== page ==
Wednesday, August 6, 2008


I just found out something kind of interesting in my research.  The original acoustics for Philharmonic Hall in Lincoln Center were designed by the firm of Bolt, Beranek & Newman, now known as BBN Technologies.  I received a nice email from Leo Beranek, he's 94 years old and the only surviving person to work on the project.

The complex calculations required by acoustics led them into computers and in the late 1950s, they bought some of the first computers, including Digital Equipment Corporation's PDP-1, the computer hardware that played history's first video game.  They implemented the first person-to-person computer network, ARPANET, which became...this...and they were the first to use the "@" symbol for email addresses.

They had originally specified acoustics for a hall of 2400 seats, but the New York Herald Tribune launched a successful campaign to increase the size of the hall (it's now 2742), which completely negated all BBN's acoustic design specifications.

For the record, the hall was renovated by Cyril M. Harris and Philip Johnson in 1976 with $10.5-million from Avery Fisher and the name of the building was changed to thank him.  It's somewhat problematic that they intend to renovate again in 2010, because the Fisher estate will raise legal issues if they try to change the name again.  It may lead them to keeping the Avery Fisher name for the building, and naming the auditorium after a new donor.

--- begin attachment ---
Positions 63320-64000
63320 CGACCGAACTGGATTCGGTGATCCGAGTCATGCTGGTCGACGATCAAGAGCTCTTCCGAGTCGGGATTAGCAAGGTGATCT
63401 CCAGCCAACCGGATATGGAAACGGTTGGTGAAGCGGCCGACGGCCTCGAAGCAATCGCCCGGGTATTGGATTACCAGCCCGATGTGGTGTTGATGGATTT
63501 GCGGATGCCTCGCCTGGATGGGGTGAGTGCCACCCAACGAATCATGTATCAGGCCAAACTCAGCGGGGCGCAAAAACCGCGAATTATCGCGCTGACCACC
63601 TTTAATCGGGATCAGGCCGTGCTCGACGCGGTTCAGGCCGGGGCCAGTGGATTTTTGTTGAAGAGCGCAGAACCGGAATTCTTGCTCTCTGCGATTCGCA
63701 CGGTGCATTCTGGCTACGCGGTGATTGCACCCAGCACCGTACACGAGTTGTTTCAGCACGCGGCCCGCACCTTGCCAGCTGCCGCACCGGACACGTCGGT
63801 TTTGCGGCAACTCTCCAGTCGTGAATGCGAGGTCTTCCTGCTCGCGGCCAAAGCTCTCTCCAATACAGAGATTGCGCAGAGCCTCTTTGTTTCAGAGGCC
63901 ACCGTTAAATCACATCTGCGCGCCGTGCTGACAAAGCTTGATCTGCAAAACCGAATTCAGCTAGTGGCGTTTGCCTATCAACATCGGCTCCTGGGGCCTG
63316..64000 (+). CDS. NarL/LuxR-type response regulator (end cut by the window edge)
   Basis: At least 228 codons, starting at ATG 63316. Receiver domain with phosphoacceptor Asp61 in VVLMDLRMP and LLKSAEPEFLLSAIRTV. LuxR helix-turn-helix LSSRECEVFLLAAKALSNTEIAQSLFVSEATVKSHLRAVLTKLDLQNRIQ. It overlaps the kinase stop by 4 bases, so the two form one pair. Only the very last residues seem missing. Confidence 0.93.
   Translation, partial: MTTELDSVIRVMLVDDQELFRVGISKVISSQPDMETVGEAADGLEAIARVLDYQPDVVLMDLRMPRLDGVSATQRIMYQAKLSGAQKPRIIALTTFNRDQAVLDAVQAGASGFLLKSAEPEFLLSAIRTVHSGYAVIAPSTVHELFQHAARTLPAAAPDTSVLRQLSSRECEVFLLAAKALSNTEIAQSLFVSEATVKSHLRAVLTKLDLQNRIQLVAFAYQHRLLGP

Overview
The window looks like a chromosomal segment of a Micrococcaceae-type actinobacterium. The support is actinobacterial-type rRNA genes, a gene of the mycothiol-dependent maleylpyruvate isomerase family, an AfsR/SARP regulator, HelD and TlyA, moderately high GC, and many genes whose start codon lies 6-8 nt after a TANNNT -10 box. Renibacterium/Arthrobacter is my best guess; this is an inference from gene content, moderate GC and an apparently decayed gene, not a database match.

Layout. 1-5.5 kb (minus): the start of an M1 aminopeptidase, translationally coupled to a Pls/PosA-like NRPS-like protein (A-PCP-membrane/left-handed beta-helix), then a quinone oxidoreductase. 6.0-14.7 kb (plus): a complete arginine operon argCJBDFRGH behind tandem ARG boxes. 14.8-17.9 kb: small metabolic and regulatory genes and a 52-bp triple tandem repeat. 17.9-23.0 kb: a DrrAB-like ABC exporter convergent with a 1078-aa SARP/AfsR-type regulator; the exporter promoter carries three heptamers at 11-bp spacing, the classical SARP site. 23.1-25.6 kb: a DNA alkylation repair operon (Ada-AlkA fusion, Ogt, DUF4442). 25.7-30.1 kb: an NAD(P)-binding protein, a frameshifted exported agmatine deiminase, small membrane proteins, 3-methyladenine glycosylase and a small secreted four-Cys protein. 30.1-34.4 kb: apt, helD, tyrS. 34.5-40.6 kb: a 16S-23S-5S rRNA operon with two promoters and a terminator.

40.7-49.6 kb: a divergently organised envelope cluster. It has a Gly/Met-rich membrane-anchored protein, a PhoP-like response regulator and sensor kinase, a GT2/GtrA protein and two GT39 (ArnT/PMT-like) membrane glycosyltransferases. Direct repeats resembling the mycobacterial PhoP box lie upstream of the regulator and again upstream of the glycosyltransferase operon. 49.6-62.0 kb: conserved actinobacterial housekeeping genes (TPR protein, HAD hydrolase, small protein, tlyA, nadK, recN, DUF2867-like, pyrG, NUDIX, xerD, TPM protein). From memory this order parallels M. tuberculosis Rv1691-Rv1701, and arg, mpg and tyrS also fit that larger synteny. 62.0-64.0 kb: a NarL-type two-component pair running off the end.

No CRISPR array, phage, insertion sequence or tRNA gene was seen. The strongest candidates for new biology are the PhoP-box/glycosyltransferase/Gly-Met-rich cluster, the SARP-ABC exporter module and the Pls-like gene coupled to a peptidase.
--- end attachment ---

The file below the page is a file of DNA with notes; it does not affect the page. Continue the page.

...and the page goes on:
I thought this was a little strange until I realized that the auditorium at the Met is actually called the Sybil B. Harrington Auditorium, because Harrington bequeathed like $7-million a year to the Met or something outrageous--money which can only be used for classical opera, by the way, nothing new.

I tried to get in contact with Cyril Harris at Columbia University, in fact, but he's evidently not in the best of health and doesn't lecture there much anymore.  He's well into his 90s, also, I'm sure.

Ryan Witte

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